On the fallout of the killing of Burhan Wani in 2016, Ruhab Meer, a young law student from Srinagar who recently interned in Bangalore observed, “As people protested the killing of Burhan Wani in July 2016, amidst deaths (over 100 including children) and pellet injuries (to above 3000), schools and colleges were shut, affecting the conduct of classes and completion of lessons and associated activities. Some students who were wounded or traumatized or had affected family members, discontinued their education temporarily or permanently. However, the government did not postpone year end examinations proving its insensitivity. Though our family lost earnings owing to regular curfews, we coped because of some savings. Many people could not work or buy essential commodities owing to infirmities, fear, restricted movement et al. Also, I know people whose livelihoods were severely affected thereby impacting their and dependants’ survival. Who will compensate rehabilitate them? Can their lives, dignity and personhood be restored?”

Circumstances like the above have compelled many Kashmiris to migrate to other parts of India with their families. Among them is Peerzada Nusrat Ajaz, in his thirties, who worked in the travel industry in Chennai before moving to Europe. Yet, he longs to be in the place where he grew up and where a part of his family still is. Ajaz revealed, “We relocated within Kashmir as Indian Army soldiers harassed us because of misconceptions about our family, although my father and an uncle were police officers. That disturbed the schooling of my siblings and myself and ruined my aspirations. After that, we were compelled to move to southern India to ensure our safety and well being”.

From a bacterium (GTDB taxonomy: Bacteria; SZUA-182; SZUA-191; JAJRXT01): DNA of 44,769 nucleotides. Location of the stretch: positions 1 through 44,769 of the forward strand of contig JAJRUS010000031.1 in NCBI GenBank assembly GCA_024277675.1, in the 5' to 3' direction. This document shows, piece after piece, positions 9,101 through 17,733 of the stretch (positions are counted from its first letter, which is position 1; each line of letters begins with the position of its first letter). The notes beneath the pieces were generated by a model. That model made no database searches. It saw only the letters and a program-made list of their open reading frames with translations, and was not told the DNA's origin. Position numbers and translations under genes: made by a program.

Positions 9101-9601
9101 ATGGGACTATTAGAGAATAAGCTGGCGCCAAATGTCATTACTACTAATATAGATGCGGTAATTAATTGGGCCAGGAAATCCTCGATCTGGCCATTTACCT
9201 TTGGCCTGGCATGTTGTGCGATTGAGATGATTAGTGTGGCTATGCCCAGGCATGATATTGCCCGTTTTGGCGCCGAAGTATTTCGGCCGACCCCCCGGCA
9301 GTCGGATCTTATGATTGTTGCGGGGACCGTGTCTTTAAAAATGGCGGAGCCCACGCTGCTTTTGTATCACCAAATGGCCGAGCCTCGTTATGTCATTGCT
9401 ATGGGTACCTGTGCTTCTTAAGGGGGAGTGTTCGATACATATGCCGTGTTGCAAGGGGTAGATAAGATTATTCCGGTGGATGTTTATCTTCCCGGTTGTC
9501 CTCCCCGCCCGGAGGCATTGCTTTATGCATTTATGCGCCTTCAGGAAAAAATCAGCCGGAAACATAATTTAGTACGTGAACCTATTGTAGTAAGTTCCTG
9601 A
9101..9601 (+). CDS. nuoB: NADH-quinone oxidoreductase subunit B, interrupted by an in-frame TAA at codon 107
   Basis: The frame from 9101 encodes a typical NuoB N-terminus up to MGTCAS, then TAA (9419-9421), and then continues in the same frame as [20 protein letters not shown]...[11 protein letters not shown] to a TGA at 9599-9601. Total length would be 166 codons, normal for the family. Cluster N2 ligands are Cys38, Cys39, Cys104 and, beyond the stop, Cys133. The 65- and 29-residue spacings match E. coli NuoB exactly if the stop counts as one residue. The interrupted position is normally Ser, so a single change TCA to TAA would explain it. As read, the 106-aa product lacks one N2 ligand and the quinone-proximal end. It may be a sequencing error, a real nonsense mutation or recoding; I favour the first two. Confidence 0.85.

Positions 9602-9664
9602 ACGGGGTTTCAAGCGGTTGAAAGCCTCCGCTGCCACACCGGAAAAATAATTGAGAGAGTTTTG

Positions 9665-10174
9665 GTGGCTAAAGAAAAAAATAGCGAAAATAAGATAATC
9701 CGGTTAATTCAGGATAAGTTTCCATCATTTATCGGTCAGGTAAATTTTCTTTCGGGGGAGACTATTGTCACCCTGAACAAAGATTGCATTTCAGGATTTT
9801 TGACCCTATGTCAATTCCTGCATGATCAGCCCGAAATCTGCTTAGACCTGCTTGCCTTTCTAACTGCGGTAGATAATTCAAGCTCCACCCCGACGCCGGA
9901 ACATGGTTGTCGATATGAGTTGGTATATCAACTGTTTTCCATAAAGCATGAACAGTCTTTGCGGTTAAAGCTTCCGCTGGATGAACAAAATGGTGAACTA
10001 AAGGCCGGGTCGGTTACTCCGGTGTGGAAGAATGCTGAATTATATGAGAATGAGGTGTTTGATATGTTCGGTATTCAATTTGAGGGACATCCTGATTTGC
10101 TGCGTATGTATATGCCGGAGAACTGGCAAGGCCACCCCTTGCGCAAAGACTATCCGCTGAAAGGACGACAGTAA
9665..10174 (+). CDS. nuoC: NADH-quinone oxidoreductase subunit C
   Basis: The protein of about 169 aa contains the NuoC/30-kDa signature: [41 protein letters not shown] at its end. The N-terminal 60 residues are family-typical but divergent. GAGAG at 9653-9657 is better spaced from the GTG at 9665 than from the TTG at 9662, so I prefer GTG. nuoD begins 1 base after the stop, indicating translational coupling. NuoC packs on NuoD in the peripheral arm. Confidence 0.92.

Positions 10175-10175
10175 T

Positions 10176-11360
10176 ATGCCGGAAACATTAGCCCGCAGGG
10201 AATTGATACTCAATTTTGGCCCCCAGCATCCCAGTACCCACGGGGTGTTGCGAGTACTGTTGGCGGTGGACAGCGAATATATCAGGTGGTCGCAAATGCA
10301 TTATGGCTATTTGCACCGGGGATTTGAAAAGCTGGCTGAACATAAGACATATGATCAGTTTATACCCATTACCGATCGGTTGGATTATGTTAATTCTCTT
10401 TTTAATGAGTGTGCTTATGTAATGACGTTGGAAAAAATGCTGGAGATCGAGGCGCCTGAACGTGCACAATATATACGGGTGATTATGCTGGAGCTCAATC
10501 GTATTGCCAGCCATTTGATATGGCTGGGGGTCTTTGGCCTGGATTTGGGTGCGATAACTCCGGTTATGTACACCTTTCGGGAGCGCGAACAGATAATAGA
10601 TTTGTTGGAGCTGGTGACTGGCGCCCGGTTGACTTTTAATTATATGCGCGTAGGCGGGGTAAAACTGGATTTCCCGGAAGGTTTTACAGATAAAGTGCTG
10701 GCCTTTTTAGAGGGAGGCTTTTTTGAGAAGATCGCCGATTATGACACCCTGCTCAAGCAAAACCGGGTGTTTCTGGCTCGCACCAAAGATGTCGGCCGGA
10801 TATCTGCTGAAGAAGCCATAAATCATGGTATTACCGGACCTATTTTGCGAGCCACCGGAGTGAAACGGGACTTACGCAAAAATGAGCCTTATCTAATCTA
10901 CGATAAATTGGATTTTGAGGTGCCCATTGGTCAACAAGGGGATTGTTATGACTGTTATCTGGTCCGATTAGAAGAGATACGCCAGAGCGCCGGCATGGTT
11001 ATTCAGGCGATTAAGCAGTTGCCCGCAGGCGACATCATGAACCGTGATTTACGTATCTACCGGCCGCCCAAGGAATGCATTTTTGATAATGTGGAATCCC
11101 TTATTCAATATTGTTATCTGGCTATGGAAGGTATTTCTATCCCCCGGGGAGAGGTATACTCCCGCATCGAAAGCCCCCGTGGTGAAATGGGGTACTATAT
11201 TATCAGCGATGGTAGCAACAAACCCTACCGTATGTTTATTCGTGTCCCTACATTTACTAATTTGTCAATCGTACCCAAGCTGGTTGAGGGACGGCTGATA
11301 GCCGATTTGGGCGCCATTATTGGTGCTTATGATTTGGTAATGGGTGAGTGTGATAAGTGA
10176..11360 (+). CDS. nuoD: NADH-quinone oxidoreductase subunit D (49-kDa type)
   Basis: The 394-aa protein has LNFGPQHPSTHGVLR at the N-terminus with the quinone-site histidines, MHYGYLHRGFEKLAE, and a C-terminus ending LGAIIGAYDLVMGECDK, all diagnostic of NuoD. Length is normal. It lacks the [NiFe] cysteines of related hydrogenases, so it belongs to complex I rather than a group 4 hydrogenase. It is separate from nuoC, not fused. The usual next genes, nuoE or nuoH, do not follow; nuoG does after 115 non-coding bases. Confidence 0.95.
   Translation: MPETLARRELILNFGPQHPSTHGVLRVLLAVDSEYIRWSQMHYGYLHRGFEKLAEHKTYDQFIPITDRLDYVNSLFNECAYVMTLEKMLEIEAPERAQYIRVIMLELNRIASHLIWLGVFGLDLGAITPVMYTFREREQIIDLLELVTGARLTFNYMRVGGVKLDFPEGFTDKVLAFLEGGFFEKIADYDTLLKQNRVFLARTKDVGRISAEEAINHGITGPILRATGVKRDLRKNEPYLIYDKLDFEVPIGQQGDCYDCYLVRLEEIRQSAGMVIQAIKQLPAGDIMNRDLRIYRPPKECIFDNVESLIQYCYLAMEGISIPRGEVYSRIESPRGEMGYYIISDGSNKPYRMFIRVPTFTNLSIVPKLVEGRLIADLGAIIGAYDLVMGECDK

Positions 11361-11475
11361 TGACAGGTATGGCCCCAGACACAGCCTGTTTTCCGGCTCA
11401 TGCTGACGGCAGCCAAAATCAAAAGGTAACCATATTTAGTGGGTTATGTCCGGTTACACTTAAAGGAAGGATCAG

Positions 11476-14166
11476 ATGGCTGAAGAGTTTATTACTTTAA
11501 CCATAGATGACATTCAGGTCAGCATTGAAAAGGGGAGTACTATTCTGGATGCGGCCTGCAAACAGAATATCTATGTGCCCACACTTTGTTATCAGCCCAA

“I was born and raised in Bangalore and work here now. My family migrated to the city more than two decades ago from Kashmir. Nevertheless, we visit our home town sometimes but are treated suspiciously. We cannot go outside easily and are asked for our local identification documents. But how can we have them when we do not live there?”, questioned Kaiser Deer, an entrepreneur of Kashmiri descent, in his twenties.

Sajad (name changed on request), a PhD student from Kashmir, in his twenties, currently in Hyderabad, said, "I came here to study as institutions of higher education are fewer in Kashmir. Although a few universities have been recently established there, thousands of students go to Aligarh, Jawaharlal Nehru University, Delhi University and other technical and non-technical institutes and universities in India". Asked about life in Kashmir, he mentioned that frisking, check posts, showing identity cards, crackdowns and Bandhs are normal.

At a public discussion, a young journalist from Kashmir who lives and works in Bangalore said, “Many of us desire autonomy from India and Pakistan. We want to ensure that our Pandit brethren can also return to Kashmir and we can live harmoniously and peacefully”. Tragically, such heartening wishes are barely known or fulfilled.